The abduction of Nelson County teenager Alexis Murphy is just one recent case that has state lawmakers ready to make some changes.
They want to keep kids across the commonwealth safer by teaching them the skills they need to protect themselves, but funding concerns could keep the program from ever reaching the classroom.
The idea is called the "Governor's Child Safety Test," eight hours of instruction per year to teach students how to identify and avoid danger.
"They get lured into situations that they aren't prepared to identify or resist potential harm," said 24th District Delegate Ben Cline, who is carrying the proposal in the House of Delegates.
The program would give students of all ages the tools they need to stay safe in potentially dangerous situations, "beginning with 'stranger danger' at a very young age, and progressing on to cases for teenagers," Cline said.
In a message to media members Tuesday, Trina Murphy, Alexis' aunt, expressed her family's support of the measure, saying in part:
"Alexis has been missing since Aug. 3, 2013...this Thursday at 10 a.m. we will have legislation in the Senate that is vitally important to ensuring that no other family has to endure the pain and suffering that we have had to face the past six months...It will ensure amongst other things that all of our children, grandchildren, nieces, nephews, etc. receive a minimum of eight hours of instruction on how to avoid and react to abduction situations."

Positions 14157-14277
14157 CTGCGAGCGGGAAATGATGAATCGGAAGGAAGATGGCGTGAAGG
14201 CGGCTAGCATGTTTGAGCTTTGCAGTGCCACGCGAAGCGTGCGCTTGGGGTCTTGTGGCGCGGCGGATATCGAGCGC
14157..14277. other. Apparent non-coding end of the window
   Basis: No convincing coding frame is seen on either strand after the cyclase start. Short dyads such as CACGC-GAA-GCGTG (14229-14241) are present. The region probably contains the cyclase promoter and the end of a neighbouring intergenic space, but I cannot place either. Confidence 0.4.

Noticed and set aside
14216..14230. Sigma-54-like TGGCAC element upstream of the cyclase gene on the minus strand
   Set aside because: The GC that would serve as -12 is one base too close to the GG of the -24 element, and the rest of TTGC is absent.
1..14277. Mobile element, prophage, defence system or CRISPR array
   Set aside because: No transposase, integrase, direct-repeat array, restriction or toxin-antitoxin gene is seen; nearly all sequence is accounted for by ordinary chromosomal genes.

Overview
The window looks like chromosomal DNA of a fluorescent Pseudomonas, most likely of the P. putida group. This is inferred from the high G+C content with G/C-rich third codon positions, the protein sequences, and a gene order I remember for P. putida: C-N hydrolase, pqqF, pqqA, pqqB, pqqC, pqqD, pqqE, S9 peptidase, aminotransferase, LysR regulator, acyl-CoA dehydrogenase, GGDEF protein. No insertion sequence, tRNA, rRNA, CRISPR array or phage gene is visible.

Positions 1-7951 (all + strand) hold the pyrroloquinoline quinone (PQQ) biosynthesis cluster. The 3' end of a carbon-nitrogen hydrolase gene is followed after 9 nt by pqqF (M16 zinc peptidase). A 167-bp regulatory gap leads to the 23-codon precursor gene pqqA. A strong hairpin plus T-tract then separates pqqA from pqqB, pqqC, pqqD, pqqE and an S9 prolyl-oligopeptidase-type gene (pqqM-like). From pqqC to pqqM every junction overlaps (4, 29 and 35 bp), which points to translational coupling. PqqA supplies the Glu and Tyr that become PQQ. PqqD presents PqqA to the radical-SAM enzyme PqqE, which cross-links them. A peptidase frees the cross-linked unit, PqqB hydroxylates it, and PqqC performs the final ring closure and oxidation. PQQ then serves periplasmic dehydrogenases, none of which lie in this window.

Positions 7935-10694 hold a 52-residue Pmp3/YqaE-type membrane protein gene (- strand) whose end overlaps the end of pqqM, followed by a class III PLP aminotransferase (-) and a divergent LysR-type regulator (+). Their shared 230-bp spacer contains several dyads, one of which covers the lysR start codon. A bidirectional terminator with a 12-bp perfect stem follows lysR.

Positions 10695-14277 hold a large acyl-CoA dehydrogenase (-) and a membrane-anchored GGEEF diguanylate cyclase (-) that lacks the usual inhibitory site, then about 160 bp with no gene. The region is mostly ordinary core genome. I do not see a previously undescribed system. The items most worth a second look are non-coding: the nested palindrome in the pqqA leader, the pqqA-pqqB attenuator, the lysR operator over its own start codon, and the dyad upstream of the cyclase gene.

Developing the curriculum is expected to cost about $130,000, funded entirely with fees paid by convicted criminals. The bill proposes raising the current $10 fee to $15 to raise additional revenue.
"The fee would cover continuing education and give the localities that ability to give kids the training they need," Cline said.
A house appropriations subcommittee is still reviewing whether to approve that fee increase, and whether to approve how new revenues would be divided. But despite concerns from some lawmakers, Cline remains optimistic.
"This will give them the tools they need," he said.
Parents would be allowed to opt out of the program if they do not want their child involved.
A similar bill carried by state Senator Creigh Deeds cleared a vote in committee Tuesday, and is now on its way to the full Senate for a vote. Cline's bill faces its next test Thursday before a Senate subcommittee.